- November 24, 2020
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Millennials driving high net worth parents and grandparents in a shift to sustainable investing
A new research series from Barclays Private Bank on the intergenerational transfer of wealth shows that ESG investing has been brought into wealthy families’ consideration by the younger generations. This has led to increasing family allocations to sustainable assets and is acting as a common ground for the different generations in financial planning, despite competing priorities and different views towards risk.
Barclays Private Bank’s Smarter Succession: The Challenges and Opportunities of Intergenerational Wealth Transfer research, undertaken by global intelligence business Savanta, identified that two thirds (68 per cent) of older HNW individuals say that their children have been leading the family on sustainable and responsible investment matters.
As a result, sustainable investing is now resonating with more high net worth (HNW) individuals of all ages and generations, uniting families around shared goals of investment responsibly and making financial returns. One in ten (11 per cent) of all generations say that having a positive environmental impact is a top personal aim, and over a third (37 per cent) strongly agree that responsible investing is now important to them, demonstrating the potential of ESG issues to align with overall wealth objectives across generations and bring families together around securing their financial future.
Furthermore, for around four in five of each of the studied age groups, investing responsibly is important to them to some extent, with 81 per cent of under 40 year-olds, 77 per cent of 41 to 60 year-olds and 86 per cent of over 60 year-olds agreeing.
Changing family attitudes are shifting portfolio allocations
Changing attitudes have led to a substantial shift in the way HNW families are investing, with almost four in five (78 per cent) expressing their views on social and environmental responsibility in their investments.
This shift is highest in the UK (83 per cent) and the Middle East (82 per cent). India is lower in comparison, but still with 62 per cent investing with social and environmental considerations, this indicates that there is a significant international movement towards a more sustainable investment approach.
For those who aren’t already investing this way, 22 per cent of the elder generations would like to find out more about their sustainable investment options, and 19 per cent are interested in understanding more about investing specifically for positive social and environmental impact, suggesting that the trend is likely to continue to grow.
Finding sustainable common ground in succession planning
Sustainable investing may provide a place for common ground between the generations, where issues such as risk appetite continue to bring conflicting views from different generations. Sixty-one per cent of family members cite different risk appetites between the generations as affecting the direction they collectively take on investments.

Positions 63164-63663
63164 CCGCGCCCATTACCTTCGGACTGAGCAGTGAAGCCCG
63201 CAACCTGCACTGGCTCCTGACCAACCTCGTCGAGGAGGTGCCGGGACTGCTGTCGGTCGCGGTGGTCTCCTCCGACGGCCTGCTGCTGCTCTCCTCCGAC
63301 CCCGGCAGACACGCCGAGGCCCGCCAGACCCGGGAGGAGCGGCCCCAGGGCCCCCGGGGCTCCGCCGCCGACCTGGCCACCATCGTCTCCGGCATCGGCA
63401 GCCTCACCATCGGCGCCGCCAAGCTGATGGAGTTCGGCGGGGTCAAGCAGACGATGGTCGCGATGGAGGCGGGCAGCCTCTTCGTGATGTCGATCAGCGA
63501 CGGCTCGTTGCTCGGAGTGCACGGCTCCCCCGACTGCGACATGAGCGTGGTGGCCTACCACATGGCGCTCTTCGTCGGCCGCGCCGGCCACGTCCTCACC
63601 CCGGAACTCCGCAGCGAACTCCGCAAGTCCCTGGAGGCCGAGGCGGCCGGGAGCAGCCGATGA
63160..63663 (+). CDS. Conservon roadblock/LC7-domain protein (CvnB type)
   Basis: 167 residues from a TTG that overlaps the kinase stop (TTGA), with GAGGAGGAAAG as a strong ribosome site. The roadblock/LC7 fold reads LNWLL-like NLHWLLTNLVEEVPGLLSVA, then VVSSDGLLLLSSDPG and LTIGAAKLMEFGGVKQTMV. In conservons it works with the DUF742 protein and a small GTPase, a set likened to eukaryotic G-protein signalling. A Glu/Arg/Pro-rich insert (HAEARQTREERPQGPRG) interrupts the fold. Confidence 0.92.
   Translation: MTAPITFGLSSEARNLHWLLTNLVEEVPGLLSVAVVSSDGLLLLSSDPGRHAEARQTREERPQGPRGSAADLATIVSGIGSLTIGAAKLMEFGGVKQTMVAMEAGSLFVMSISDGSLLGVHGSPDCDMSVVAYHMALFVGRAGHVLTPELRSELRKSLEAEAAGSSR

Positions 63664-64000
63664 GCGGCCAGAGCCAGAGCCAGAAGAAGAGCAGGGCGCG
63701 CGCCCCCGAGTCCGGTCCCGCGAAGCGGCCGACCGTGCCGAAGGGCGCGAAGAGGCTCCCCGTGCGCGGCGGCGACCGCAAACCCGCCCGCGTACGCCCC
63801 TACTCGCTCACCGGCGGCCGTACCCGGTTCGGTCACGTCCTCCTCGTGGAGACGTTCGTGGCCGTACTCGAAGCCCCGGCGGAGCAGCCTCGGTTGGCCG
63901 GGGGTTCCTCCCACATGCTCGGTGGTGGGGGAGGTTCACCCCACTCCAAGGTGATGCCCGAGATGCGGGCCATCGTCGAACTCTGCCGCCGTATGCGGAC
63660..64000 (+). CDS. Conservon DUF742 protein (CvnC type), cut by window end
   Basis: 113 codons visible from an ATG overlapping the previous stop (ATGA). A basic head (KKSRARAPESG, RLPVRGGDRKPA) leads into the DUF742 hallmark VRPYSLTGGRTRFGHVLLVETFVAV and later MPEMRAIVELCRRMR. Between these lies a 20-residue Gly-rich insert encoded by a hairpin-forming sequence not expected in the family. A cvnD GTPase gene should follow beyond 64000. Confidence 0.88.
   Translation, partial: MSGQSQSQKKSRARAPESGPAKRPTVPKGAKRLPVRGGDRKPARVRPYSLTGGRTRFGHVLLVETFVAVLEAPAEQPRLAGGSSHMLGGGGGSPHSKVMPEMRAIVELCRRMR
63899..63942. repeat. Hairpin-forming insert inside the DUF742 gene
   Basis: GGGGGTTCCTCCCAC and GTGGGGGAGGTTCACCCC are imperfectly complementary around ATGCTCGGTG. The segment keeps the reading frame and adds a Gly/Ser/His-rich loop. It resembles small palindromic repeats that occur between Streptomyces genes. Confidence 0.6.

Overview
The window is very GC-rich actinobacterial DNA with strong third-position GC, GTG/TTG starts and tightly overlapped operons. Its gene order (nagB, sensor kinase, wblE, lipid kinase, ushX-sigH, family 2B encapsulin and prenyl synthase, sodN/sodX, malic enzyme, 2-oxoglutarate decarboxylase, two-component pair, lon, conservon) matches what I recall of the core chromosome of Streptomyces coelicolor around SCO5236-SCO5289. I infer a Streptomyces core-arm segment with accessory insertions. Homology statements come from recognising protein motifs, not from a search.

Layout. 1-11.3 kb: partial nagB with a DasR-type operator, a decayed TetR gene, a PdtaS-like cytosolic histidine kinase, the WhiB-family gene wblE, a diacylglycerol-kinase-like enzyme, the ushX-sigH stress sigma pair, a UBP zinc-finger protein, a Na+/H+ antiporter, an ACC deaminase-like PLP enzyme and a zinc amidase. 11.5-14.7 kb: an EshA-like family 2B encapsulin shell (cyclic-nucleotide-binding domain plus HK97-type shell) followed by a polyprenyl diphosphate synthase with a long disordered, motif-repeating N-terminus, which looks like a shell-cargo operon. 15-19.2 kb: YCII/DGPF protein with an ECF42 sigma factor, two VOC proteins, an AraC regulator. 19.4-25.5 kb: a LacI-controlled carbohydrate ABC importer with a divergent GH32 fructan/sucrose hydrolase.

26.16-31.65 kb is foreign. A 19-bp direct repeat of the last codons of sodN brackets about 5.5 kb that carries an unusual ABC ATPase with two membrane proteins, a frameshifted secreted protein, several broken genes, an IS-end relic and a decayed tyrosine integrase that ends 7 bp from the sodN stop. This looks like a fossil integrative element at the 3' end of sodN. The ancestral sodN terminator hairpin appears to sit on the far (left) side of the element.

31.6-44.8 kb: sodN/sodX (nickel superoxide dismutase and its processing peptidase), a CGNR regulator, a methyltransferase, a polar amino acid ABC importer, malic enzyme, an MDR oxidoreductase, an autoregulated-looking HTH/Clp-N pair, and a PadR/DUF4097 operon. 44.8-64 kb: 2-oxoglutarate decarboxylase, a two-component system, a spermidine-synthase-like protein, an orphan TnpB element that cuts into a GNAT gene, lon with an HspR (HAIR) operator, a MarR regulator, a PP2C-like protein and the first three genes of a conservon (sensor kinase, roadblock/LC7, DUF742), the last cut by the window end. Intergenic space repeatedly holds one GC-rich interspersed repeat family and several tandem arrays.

High net worth families say that broadly different life values (57 per cent), the impact of social media (47 per cent) and differing educational backgrounds (40 per cent) are also areas that are contributing to different outlooks and priorities between the generations, and in turn affect financial and succession planning.
Half (50 per cent) of this millennial generation say that these factors contribute to them feeling that their overall financial aims and objectives are not understood by the rest of the family.
Older generations passion for philanthropy
Philanthropy is another area where the younger generations are taking a role in using family wealth to positively affect the world, but in contrast to sustainable investing, charitable giving tends to be led by the older generation, showing that each age group is finding different ways to give back to society.
Over 60 year-olds more commonly say that philanthropy is their passion (38 per cent) than the under 40 year-olds (20 per cent), but in the majority of families (74 per cent), the older generation hands responsibility for managing philanthropic activity to their children.
Damian Payiatakis, Head of Sustainable and Impact Investing, Barclays Private Bank comments:
“Our research shows how the younger generations, who have been engaged longer with sustainable investing, are providing a vocal impetus within their families to shift the perspectives of older generations.
“As well, most of the narrative around sustainable investing focuses on the benefits for your portfolio alongside people and planet. Now, we can see its potential benefits for aligning your family around shared values and supporting intergenerational wealth transfer.
“With the heads of the families thinking about succession planning and investing beyond their personal lifespan, our conversations has extended to include how sustainable investing can secure their children’s future, their readiness to inherit family wealth, and a common ground for family discussions around wealth.”
Re-disseminated by The Wealth and Society